Our Dogs and the Coronavirus

Our dog’s point of view

From our dog’s point of view, since the coronavirus outbreak. Suddenly, their whole routine and world have changed. It is likely that:

More people are staying at home.
Their walking and going out routine has changed.
There’s an increased amount of stress at home.

As dog owners, there are also a lot of inaccurate messages floating around on social media. Both about the Covid-19 virus and dogs. Pet owners have many questions like: What to do if a household member is infected with COVID-19? or Can you walk your dog?

There has not been one case of human-to-animal virus transmission at the time of writing. It is, however, a good idea after touching your dog or their belongings to wash your hands with soap and water if your pet dog has been outdoors.

Protecting Each Other

There is no evidence that pets can get sick from COVID-19.
Just like human hands, pet fur could carry the virus from one person to another.
Wash hands well with soap after touching any dogs or their belongings, especially after returning from being outdoors. (Avoid dog kisses, Sorry)
If your dog is sick or injured, call your vet before going to the surgery, as the Royal Veterinary College has given guidance that only emergency surgery can currently be actioned.

Practise Social Distancing for COVID-19

Each person in the home can walk your dog once daily, but….
Keep you and your dog at least two meters from others (dogs, other animals and people)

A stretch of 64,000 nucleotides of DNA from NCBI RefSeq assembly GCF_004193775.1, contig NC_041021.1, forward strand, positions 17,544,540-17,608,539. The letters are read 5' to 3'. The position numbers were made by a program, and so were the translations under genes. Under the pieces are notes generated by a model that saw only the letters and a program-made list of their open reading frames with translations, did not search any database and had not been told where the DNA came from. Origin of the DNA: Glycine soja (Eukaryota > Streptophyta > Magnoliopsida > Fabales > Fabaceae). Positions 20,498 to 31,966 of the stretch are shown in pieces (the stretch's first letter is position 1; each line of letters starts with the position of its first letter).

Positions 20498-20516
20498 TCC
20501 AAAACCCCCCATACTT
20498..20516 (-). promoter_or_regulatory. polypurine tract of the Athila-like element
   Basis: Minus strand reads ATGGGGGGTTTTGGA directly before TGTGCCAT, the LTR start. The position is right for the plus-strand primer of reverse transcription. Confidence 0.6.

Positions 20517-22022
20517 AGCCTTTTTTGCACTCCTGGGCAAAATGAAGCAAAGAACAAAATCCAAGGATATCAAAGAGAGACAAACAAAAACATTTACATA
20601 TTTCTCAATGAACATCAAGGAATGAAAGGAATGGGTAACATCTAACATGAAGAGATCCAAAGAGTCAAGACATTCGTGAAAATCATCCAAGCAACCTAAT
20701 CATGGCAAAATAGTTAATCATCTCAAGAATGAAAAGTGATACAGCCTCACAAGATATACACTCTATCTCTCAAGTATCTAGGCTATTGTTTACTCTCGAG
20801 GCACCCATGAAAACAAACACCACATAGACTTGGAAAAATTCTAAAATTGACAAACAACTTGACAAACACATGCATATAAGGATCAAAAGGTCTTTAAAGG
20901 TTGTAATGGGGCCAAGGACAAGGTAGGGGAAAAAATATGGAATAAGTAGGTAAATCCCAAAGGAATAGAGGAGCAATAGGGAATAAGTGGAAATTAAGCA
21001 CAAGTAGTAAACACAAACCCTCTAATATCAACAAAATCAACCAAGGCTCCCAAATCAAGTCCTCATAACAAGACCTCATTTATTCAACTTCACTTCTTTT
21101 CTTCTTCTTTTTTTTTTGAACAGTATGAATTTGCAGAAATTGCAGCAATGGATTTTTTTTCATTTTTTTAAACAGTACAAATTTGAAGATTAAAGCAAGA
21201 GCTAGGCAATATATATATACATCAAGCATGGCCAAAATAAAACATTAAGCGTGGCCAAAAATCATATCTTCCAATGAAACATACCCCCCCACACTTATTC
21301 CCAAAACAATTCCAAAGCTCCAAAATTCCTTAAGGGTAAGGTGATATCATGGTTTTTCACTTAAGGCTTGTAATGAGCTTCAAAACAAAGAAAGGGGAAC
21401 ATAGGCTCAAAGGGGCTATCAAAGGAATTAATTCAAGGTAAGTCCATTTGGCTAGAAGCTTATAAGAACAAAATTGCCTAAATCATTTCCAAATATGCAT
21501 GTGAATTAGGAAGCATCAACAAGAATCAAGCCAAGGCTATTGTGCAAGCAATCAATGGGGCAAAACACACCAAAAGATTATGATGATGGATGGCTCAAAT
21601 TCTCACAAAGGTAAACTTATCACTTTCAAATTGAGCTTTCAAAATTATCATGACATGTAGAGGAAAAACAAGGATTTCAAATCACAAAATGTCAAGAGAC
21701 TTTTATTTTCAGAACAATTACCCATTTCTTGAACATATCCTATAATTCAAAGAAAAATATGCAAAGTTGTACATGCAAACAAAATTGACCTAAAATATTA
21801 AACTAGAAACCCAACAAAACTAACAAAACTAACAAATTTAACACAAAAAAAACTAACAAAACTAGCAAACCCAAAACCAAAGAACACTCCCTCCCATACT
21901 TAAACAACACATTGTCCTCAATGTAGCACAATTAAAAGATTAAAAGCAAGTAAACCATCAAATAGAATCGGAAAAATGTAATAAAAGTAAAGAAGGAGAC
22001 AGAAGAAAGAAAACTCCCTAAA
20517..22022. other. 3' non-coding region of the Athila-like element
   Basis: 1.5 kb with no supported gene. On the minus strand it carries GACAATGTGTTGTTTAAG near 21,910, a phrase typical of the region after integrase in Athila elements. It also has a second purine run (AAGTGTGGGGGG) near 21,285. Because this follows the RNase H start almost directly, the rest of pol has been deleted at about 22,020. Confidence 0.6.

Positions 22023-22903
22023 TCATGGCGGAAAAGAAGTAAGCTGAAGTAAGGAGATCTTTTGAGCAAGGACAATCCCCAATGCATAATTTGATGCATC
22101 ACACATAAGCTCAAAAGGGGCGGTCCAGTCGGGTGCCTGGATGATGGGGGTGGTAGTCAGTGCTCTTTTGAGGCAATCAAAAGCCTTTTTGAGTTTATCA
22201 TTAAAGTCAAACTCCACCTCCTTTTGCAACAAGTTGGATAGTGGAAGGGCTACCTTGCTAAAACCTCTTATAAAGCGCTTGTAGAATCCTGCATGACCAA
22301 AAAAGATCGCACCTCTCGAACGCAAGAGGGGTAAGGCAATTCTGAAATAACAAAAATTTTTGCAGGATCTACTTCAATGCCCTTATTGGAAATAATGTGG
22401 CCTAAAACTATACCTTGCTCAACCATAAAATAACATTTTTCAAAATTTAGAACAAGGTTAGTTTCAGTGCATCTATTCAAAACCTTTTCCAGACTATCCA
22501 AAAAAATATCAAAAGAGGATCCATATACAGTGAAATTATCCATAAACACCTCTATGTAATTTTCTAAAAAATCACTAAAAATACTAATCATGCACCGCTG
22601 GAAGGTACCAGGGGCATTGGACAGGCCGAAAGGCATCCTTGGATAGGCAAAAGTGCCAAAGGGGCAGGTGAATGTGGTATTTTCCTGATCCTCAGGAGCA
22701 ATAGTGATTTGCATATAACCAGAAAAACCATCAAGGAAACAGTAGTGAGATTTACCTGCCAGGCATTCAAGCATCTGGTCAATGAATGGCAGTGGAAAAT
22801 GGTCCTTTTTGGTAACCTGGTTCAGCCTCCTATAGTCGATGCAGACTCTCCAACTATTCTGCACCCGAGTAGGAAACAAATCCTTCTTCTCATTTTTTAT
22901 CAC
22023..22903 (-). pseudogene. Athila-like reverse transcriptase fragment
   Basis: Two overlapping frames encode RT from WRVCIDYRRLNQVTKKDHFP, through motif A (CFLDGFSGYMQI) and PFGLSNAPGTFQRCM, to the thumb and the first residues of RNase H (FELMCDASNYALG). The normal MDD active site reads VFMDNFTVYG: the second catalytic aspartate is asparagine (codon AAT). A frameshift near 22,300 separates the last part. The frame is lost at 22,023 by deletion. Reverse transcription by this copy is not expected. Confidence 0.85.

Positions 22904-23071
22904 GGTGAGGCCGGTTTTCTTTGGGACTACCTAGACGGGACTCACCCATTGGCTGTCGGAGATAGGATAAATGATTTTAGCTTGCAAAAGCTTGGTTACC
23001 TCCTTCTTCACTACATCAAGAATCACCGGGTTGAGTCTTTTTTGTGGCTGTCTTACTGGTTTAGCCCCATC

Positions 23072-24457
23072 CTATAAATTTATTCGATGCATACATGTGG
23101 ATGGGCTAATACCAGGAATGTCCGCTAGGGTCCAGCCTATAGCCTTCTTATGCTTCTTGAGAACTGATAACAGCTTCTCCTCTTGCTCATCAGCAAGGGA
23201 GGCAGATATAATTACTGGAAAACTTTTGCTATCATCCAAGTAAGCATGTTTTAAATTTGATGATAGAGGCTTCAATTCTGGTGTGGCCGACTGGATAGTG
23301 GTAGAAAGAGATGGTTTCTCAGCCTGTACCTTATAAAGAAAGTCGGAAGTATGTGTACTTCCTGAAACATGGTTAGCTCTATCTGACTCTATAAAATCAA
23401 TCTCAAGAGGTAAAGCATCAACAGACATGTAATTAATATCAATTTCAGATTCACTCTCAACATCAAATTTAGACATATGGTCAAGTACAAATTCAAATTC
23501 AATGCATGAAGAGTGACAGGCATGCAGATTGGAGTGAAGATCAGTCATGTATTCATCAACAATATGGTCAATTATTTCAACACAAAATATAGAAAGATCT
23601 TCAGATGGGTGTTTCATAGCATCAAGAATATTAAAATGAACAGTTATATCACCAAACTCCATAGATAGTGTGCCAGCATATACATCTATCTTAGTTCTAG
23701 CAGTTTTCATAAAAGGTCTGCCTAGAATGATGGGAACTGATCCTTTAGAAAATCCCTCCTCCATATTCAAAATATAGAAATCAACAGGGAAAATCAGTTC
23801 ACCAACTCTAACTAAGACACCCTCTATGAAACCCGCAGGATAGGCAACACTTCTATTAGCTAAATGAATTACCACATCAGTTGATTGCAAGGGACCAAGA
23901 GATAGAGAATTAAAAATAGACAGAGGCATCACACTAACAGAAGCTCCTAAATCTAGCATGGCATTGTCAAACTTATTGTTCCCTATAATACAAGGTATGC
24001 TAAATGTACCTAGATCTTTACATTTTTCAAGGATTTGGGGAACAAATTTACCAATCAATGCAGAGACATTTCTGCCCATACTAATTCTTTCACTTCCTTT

Avoid contact with other people’s dogs (and other pets)
Ensure you have your dog’s everyday supplies for 14 days, making only essential trips to the pet shop.

If you are self Isolating (and planning, just in case)

Think about how you can provide for your dog’s needs.
Dogs can be let out into the back garden or just outside your house on lead to go to the toilet, but always keep your distance from others and minimise time outside*
Is there anyone else in there anyone else who could care for your dog if you are taken to the hospital?
*Advice on this point may be subject to change; please check the Government guidance regularly.

Helping Each Other

Can you safely help vulnerable people in your community with their dogs?
Can you offer remote help for a local animal charity?
Can you donate dog food to your local food bank?

The Coronavirus and Your Dogs Needs

All our dogs are individuals. Just like us, how all the changes affect them will be different. If we need to drop the amount of outdoor (away from home) exercise and experiences. Then, we also need to ensure we give proactive alternatives. But what could these be?

Dogs love to seek and find. Feeding your dog dry food? Why not scatter it into the enclosed garden (if sunny!)? Then, send them out to find all the yummy morsels.
Have a kong at home? Feed your dog some of their daily food wetted out.
Got some old boxes and paper? Make up some snuffle boxes. Add some of their food/treats between paper and card layers inside the box.
Have regular training sessions. Short sessions throughout the day.
Play some nose or scent work games. Teach your dog to find specific items by using its nose.

As well as giving them a suitable amount of mental enrichment. Using ideas like those above. Also, ensure you provide them with plenty of opportunities to relax and be calm in a quiet area of the home. I will write more soon, so why not sign up for our newsletter and ensure you don’t miss out on the latest posts?

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